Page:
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Do you have some good suggestion if I have to stick with Python 2.6 and use ZipFile in a safe way? –  q0987 Oct 9 '11 at 21:28
1  
@q0987: Use contextlib.closing. –  Cat Plus Plus Oct 9 '11 at 21:30
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Example of creating a class using object class:

class ZipExtractor(object): # Create class that can only extract zip files
  def __init__(self, path): # Initial part
    import zipfile # Import old zipfile
    self.Path = path # To make path available to all class
    try: open(self.Path, 'rb') # To check whether file exists
    except IOError: print('File doesn\'t exist') # Catch error and print it
    else: # If file can be opened
      with open(self.Path, 'rb') as temp:
        self.Header = temp.read(4) # Read first 4 bytes
        if self.Header != '\x50\x4B\x03\x04':
          print('Your file is not a zip archive!')
        else: self.ZipObject = zipfile.ZipFile(self.Path, 'r')

  def __enter__(self): # On entering...
    return(self) # Return object created in __init__ part
  def __exit__(self, exc_type, exc_val, exc_tb): # On exiting...
    self.close() # Use close method of our class

  def SuperExtract(member=None, path=None):
    '''Used to extract files from zip archive. If arg 'member'
    was not set, extract all files. If path was set, extract file(s)
    to selected folder.'''
    print('Extracting ZIP archive %s' % self.Path) # Print path of zip
    print('Archive has header %s' % self.Header) # Print header of zip
    if filename=None:
      self.ZipObject.extractall(path) # Extract all if member was not set
    else:
      self.ZipObject.extract(mamber, path) # Else extract selected file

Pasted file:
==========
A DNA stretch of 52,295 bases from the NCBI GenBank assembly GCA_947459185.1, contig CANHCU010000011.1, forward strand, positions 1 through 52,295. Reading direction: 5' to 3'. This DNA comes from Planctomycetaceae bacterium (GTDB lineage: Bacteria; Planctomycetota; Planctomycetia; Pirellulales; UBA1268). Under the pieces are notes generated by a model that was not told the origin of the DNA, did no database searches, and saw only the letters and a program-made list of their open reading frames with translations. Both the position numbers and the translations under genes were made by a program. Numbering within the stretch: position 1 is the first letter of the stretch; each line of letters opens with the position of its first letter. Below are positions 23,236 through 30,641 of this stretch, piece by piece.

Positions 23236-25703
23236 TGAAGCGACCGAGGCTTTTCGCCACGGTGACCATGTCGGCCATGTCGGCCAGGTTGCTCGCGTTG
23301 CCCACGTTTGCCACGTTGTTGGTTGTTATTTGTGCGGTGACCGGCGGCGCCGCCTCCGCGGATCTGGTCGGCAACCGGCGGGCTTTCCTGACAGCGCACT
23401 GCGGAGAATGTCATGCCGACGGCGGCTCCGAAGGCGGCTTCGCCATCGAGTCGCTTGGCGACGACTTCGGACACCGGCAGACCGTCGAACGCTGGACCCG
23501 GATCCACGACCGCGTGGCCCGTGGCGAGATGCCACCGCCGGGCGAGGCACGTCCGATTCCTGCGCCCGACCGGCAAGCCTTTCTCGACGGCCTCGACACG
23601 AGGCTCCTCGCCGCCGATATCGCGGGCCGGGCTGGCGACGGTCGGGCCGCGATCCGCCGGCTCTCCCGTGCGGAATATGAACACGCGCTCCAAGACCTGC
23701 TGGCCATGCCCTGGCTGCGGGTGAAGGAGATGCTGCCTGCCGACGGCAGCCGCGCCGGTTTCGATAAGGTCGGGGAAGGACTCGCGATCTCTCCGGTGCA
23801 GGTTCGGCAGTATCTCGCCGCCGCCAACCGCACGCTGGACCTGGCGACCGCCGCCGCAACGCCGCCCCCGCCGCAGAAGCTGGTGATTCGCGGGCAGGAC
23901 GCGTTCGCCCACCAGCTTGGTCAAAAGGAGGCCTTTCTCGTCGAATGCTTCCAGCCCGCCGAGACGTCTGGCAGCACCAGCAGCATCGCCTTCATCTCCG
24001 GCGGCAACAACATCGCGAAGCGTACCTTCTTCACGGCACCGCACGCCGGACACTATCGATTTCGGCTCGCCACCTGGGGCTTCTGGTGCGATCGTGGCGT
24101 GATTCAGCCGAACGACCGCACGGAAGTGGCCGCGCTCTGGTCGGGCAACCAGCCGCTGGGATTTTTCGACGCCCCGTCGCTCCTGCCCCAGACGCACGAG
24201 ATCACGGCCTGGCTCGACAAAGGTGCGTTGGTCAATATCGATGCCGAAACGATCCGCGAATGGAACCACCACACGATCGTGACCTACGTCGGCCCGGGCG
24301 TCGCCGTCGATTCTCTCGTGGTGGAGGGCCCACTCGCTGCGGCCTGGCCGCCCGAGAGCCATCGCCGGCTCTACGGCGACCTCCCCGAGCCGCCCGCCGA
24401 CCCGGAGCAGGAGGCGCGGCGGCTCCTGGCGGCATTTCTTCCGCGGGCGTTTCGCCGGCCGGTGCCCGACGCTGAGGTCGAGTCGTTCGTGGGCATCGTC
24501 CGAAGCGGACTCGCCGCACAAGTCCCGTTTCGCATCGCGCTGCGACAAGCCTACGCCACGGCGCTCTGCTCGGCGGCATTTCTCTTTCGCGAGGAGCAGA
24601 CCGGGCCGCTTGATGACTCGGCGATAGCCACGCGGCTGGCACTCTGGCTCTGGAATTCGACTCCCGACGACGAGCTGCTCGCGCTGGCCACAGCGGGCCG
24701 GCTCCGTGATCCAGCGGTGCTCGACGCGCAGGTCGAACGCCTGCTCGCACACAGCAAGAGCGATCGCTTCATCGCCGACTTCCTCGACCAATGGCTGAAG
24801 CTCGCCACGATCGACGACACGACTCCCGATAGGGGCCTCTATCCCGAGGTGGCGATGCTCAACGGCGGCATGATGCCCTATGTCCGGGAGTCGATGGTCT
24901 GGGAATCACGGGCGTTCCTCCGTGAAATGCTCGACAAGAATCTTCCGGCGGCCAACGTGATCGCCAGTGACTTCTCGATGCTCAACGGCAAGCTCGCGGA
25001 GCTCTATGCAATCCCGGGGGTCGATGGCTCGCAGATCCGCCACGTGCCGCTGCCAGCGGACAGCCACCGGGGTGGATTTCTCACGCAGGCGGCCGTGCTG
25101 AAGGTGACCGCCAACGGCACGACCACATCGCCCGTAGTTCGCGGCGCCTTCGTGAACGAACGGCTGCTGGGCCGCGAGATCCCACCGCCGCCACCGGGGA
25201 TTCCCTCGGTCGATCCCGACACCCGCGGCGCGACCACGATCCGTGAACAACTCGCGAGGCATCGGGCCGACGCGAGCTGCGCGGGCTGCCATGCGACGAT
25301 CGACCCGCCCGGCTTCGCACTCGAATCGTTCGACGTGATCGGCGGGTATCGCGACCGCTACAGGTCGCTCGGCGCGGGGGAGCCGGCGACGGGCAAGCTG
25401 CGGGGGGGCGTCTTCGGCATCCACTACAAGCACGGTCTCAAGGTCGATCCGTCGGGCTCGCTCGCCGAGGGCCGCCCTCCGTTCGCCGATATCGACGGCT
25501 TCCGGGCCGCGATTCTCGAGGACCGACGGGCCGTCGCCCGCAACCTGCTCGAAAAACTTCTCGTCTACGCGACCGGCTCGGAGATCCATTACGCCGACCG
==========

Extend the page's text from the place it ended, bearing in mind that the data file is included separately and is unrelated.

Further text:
def close(self): # To close our file
    self.ZipObject.close()

Usage:

with ZipExtractor('/path/to/zip') as zfile:
  zfile.SuperExtract('file') # Extract file to current dir
  zfile.SuperExtract(None, path='/your/folder') # Extract all to selected dir

# another way
zfile = ZipExtractor('/path/to/zip')
zfile.SuperExtract('file')
zfile.close() # Don't forget that line to clear memory

If you run 'help(ZipExtractor)', you will see five methods:

__init__, __enter__, __exit__, close, SuperExtract

I hope I've helped you. I didn't test it, so you might have to improve it.

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cat-plus-plus is right. But if you want, you can write your own class to add "missed" features. All you need to do is to add two functions in your class (which is based on zipfile):

def __enter__(self):
  return(self)
def __exit__(self, exc_type, exc_val, exc_tb):
  self.close()

That should be enough, AFAIR.

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I am new to Python. Can you give a little detail. Should I subclass ZipFile or use it as a component? –  q0987 Oct 9 '11 at 21:50
1  
I've answered your question. I made a simple class for you and commented it, so I think you'll understand main part of Python's classes. –  ghostmansd Oct 10 '11 at 12:52